A 70m section of the long-buried dock feeder canal is now becoming a central feature of Cardiff City Council’s £6 million Canal Quarter development.
Consulting engineer Atkins has been appointed by Cardiff Council to design the Canal Quarter development, working with sister quantity surveying firm Faithful & Gould, which provides project management and commercial support. Main contractor is Knights Brown.
The development scheme includes the natural lighting of 70 meters of the quayside feeder canal on Churchill Way, Cardiff. The Dock Feeder was originally built in the late 19th century to provide a constant supply of water to Bute Docks – allowing large container ships to dock in Cardiff even at low tide. It helped make Cardiff a leading port for iron ore and coal.
The canal was laid between 1948 and 1950 but is now uncovered to help reduce traffic in the city center and manage surface water drainage.
In addition to opening the canal, the Canal Quarter project includes the construction of two footbridges, a cantilever and rain gardens to manage surface water runoff.
The project also includes works on the surrounding road network, installation of cycle lanes, charging points for electric taxis and new bus connections.
Ben Ferguson, senior landscape architect at Atkins and lead designer on the project, said: “It’s great to be able to reflect the industrial heritage of the area by reopening the dock feeder. In the late 19th and early 20th centuries, this waterway was at the center of a tree-lined boulevard, and restoring this aesthetic and revealing the waterway once again within a future and sustainable design will be incredibly exciting.”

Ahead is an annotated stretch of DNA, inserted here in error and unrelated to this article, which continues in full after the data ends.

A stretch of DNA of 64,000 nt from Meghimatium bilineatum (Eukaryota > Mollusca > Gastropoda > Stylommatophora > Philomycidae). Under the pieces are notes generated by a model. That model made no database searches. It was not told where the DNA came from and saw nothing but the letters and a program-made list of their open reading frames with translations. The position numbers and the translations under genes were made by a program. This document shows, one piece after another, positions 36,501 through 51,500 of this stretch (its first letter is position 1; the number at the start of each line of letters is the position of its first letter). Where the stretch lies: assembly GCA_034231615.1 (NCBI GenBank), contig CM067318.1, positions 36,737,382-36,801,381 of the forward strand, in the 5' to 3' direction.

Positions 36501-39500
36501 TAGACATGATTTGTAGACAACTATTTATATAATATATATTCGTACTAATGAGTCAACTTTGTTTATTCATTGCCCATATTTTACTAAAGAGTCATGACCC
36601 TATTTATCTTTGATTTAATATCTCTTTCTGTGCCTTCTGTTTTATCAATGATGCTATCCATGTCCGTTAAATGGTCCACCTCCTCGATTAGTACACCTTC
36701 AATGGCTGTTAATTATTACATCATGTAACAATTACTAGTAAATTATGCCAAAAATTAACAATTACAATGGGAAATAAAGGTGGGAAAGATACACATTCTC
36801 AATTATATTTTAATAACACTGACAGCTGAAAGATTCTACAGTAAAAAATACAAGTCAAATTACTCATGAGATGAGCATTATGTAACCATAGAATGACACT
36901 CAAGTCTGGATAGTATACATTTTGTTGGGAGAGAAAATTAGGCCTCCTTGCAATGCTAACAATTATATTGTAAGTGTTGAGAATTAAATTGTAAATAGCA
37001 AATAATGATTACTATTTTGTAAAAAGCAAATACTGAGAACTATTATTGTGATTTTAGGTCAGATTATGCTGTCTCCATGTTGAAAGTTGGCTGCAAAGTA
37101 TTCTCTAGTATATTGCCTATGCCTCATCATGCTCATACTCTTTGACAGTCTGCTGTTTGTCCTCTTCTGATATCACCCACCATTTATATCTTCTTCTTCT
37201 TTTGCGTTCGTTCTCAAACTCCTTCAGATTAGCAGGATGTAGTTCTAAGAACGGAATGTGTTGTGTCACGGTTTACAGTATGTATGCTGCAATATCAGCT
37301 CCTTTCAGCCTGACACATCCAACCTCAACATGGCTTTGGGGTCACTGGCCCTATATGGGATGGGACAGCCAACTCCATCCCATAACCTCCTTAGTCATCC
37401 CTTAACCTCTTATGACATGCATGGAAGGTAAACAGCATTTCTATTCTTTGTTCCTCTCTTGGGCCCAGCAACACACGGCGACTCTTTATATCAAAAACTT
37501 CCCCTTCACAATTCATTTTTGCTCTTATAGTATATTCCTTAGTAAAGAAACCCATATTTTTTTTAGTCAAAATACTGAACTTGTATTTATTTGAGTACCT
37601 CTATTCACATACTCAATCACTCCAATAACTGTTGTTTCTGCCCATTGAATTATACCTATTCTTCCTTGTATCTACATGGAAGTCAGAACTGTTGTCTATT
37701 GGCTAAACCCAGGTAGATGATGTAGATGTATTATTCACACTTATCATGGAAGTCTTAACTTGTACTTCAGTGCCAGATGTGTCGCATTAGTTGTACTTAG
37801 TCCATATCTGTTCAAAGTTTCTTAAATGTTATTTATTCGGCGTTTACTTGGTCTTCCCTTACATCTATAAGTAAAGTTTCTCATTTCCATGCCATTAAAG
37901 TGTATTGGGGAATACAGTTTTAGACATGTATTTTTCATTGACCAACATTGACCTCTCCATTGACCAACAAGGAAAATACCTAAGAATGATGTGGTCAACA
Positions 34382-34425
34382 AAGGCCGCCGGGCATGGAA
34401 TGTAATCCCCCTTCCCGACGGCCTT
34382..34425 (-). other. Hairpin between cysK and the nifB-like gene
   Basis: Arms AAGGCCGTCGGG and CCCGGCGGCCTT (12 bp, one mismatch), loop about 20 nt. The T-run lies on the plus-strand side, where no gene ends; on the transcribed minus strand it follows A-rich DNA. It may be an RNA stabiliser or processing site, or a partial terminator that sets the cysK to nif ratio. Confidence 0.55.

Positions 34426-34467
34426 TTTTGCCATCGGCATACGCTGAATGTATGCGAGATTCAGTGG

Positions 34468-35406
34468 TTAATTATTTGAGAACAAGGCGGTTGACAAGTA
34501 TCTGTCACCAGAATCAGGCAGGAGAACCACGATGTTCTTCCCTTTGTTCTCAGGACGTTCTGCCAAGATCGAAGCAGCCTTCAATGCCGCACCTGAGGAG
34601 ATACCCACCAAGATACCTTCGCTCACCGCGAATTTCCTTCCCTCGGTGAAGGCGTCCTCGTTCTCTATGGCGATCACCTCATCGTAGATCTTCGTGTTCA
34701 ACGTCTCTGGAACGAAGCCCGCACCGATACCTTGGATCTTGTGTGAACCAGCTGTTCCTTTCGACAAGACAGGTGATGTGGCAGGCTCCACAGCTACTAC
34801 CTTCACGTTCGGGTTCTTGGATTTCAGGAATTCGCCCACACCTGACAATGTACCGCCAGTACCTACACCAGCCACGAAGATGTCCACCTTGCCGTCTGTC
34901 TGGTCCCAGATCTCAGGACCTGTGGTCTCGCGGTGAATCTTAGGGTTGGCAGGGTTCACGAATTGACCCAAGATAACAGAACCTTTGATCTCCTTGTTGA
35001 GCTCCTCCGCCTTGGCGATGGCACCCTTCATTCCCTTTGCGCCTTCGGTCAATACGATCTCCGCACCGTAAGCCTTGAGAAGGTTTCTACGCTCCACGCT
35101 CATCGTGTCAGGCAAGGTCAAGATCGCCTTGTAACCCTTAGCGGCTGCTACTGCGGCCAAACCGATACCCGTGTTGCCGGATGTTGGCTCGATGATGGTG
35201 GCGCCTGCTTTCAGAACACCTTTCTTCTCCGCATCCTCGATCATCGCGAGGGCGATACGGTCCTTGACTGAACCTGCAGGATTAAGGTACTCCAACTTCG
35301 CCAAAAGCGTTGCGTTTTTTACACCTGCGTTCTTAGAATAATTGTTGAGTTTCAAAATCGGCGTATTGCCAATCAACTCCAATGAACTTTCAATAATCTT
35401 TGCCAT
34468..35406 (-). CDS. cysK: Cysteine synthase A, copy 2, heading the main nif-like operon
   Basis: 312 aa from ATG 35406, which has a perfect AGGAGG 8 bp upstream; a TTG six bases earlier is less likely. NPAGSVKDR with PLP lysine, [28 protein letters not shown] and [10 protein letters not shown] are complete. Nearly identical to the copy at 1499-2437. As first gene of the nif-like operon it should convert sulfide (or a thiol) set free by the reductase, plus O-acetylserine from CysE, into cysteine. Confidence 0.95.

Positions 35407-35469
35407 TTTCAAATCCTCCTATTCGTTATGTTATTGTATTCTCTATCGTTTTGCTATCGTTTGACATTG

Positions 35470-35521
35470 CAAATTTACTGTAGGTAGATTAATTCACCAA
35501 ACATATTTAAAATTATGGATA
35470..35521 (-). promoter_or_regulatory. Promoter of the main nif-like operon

Cardiff City Councilor Dan De’Ath, cabinet member for strategic planning and transport, said: “The opening of the quayside feeder canal and the new transport scheme will not only mark the start of a new regional center for the city and they will act as a catalyst for new investment but will play an essential role in managing traffic flow and surface water drainage in the city centre.
“A series of rain gardens will be constructed, with specific soil and plantings to treat surface water to remove pollutants before the water flows into the canal. This will ensure that 3,700 square meters of water is diverted away from the sewer system each year, reducing the cost and energy of treating this water through the Cardiff Bay sewage pumping station.”
The project, which started in February 2022, is part of a wider masterplan to develop a new quarter in the city, linking Bridge Street with David Street. Charles Street, Tredegar Street, Guildford Crescent and Barrack Lane for the development of a high density mixed use development.